N+1 queries are a pervasive category of performance pitfall or “antipattern”. N+1 queries are an efficiency problem that can occur when a program tries to load the children of a parent-child relationship. It is most commonly discussed in connection with relational databases and is typically seen in code that makes use of an ORM or Object-relational mapping. An ORM maps the objects of an object-oriented application to tables in a relational database management system. Using an ORM, the relationships and data properties of the objects in an application can be easily stored and retrieved from a database without the need to write SQL.
While using an ORM can offer developers a huge boost in productivity they also come at a cost. ORMs such as Ruby’s popular ActiveRecord, obscure complexity and make assumptions to aid developers in quickly writing functional code. Unfortunately however, all of the assumptions and simplifications of an ORM can also result in suboptimal program behavior such as N+1 queries.
Let’s take a look at a quick example of such an inefficiency using the sample chinook SQLite database. The tables and relationships of this database look like this:
Let’s say we have an Ruby application configured to access this database through ActiveRecord and we want to write some code to print the title of each album released by the first four artists on the
artists table. Our code might look something like this:
def first_four_artists_album_titles artists = Artist.limit(4) artists.each do |art| art.albums.each do |alb| puts alb.title end end end
#first_four_artists_album_titles method should give us the desired outcome:
=> 'For Those About To Rock We Salute You' => 'Let There Be Rock' => 'Balls to the Wall' => 'Restless and Wild' => 'Big Ones' => 'Jagged Little Pill'
Great! Now, let’s take a look at what the SQL for that command probably looked like:
-- obtains the data for artists 1-4 SELECT * FROM artists LIMIT 4 -- obtains the data for each set of albums -- corresponding to each artist. SELECT * FROM albums WHERE albums.artistid = 1 SELECT * FROM albums WHERE albums.artistid = 2 SELECT * FROM albums WHERE albums.artistid = 3 SELECT * FROM albums WHERE albums.artistid = 4
This approach is in-line with what is known as lazy-loading: each album is queried as we need it. Therefore, each time the inner loop of our method runs it queries the database for the data for the current artist’s albums. I’m not an expert in database optimization, but it isn’t too hard to imagine how slow querying like this could at scale due to database and potentially network latencies. It seems to be a general rule that it is most efficient for an application to obtain data through the fewest possible number of queries. In this instance, the number of queries is equal to N (the number parent artist objects) + 1 (the initial query to obtain the ids of the relevant artists). This represents linear query growth; if we were to ask the program to instead obtain the albums of the first 1,000 artists our program would need to make 1001 queries of the database! This is not a good diagnosis for the performance of our application.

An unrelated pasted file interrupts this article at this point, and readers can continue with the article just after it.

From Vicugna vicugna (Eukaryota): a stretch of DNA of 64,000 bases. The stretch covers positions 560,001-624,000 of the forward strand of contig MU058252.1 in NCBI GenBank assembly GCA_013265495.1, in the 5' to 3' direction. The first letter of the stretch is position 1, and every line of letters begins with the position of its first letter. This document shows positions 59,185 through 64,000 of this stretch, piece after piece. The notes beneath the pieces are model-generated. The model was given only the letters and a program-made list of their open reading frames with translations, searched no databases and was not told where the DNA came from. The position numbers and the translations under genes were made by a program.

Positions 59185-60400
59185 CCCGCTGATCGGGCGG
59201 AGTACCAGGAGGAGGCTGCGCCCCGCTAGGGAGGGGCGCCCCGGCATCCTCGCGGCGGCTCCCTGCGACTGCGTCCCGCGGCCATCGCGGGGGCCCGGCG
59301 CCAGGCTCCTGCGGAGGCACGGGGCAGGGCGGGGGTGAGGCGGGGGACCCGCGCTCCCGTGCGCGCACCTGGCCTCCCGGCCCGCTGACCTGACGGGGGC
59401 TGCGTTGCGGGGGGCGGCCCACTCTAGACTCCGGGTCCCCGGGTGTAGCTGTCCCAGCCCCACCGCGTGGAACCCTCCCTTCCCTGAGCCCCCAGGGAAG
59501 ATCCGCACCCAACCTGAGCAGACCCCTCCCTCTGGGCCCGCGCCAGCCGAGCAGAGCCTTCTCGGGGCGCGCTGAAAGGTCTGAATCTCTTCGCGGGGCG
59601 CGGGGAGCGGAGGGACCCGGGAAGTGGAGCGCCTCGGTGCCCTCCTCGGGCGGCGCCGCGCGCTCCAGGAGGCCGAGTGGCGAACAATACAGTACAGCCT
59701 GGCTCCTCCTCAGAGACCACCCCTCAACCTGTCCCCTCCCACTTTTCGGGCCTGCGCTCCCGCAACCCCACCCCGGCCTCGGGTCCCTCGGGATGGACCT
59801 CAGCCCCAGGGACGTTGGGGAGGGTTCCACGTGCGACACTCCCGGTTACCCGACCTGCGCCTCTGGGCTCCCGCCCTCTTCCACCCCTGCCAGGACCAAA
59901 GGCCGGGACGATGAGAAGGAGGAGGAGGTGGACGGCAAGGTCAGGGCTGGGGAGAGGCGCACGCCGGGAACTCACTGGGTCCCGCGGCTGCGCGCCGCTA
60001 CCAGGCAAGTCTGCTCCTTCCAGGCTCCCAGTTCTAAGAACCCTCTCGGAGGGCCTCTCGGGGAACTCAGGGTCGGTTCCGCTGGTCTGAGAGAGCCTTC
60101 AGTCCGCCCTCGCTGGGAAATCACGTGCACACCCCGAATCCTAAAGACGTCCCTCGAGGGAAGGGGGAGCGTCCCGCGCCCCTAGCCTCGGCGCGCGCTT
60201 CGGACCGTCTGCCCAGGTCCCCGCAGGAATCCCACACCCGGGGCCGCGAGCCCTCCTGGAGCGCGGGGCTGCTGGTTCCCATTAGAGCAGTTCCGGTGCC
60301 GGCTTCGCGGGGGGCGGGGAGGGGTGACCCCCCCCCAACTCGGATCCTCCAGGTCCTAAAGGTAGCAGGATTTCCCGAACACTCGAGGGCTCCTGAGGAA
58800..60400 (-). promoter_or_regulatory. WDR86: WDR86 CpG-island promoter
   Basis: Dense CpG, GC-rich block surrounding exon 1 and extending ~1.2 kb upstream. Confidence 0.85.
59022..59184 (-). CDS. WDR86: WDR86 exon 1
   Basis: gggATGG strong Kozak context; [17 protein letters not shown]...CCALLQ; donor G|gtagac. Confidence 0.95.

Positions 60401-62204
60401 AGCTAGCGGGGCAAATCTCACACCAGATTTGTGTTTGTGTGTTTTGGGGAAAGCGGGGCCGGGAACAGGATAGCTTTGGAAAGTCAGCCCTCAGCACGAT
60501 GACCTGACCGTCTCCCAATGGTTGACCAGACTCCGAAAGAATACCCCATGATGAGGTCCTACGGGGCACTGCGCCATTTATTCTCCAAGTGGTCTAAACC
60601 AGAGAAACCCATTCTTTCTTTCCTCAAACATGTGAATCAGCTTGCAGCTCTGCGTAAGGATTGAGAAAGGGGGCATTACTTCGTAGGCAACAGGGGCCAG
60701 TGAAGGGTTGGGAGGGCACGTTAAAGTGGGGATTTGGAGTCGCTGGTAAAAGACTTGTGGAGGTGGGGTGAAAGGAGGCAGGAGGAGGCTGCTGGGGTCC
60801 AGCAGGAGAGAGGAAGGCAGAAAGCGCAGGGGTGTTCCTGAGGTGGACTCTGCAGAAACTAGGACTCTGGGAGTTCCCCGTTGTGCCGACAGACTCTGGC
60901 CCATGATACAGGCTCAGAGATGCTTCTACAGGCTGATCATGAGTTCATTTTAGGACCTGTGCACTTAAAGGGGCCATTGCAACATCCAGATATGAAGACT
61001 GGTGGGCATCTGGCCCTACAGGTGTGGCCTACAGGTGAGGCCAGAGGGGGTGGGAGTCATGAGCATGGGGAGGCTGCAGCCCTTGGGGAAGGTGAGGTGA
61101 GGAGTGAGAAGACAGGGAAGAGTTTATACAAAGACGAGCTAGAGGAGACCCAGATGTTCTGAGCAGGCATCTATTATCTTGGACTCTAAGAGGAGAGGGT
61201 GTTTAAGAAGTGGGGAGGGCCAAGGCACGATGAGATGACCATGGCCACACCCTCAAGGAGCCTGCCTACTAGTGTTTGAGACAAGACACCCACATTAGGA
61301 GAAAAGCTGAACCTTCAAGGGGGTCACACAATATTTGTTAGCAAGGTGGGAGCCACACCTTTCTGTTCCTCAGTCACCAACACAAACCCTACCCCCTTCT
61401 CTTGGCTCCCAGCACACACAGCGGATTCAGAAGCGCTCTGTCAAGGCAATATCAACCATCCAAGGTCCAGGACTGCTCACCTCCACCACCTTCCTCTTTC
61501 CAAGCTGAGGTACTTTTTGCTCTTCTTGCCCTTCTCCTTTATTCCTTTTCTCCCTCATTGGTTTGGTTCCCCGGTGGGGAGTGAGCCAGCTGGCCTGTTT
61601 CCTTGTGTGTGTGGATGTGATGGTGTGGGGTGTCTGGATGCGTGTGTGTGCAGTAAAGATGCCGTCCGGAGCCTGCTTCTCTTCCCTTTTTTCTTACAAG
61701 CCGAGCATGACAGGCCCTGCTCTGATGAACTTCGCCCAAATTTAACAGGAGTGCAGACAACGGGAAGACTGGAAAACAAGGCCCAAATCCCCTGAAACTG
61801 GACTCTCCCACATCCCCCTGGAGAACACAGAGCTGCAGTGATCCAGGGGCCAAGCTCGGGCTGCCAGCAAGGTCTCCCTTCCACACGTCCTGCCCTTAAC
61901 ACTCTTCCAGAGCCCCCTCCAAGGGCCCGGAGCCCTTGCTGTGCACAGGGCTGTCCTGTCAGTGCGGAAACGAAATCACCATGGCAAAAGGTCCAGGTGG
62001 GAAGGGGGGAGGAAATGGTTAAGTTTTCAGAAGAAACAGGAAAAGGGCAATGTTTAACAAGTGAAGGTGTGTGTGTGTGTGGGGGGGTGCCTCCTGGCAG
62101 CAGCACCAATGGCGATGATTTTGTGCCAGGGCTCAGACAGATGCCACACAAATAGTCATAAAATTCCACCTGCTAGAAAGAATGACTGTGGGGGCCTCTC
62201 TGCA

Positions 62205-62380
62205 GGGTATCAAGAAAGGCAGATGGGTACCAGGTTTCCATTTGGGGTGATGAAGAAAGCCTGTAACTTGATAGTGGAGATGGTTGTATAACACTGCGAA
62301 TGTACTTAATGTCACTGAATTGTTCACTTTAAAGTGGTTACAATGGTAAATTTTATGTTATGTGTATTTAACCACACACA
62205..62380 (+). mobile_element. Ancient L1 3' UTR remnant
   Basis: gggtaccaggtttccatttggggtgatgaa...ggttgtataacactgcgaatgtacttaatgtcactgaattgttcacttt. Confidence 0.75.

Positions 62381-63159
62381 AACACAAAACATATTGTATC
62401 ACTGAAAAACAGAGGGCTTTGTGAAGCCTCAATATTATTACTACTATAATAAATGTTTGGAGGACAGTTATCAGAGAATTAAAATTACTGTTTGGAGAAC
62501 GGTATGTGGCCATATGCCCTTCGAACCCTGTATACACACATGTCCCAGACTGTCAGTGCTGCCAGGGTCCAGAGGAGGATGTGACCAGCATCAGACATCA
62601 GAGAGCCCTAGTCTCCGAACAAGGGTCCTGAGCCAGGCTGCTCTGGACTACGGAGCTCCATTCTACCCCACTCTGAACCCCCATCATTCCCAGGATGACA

What can we do to optimize the number of queries? In raw SQL, this query can easily be taken care of in two queries with the following code:
-- obtains the data for artists 1-4 SELECT * FROM artists LIMIT 4 SELECT * FROM albums WHERE albums.artistid IN (1, 2, 3, 4)
This code, which adopts the eager-loading paradigm, selects the data for the albums that match any of the first four artist’s ids in one fell swoop. This approach has the benefit of maintaining a constant number of queries as the number of parent artist objects grows. So how can we get ActiveRecord to query our database like this and more importantly how cumbersome will it be?
Thankfully implementing this kind of eager-loading approach in active record is refreshingly when utilizing ActiveRecord’s
#includes method. To adapt our earlier code we simply need to make a small addition to the first line of the method’s definition so that our code now looks like this:
def first_four_artists_album_titles artists = Artist.includes(:albums).limit(4) artists.each do |art| art.albums.each do |alb| puts alb.title end end end
#includes(:album) invocation in this modified version of the code is all it takes to eliminate the N+1 query problem in our code. It is deceptively simple. In addition to making the query to the database significantly more efficient, this method populates the
@association_cache instance variable of each of the four instances of
@association_cache of these objects is by default an empty hash but when the
#includes method is invoked the artist’s albums are added to the cache. Later in our code, when
art.albums.each is invoked, the album data is found in the cache and no additional queries to the database need to be made.
I don’t think that
#includes will always be a suitable option in my code but I’m extremely glad that I’ve gotten a chance to understand N+1 queries and am now prepared to be vigilant about avoiding them wherever possible.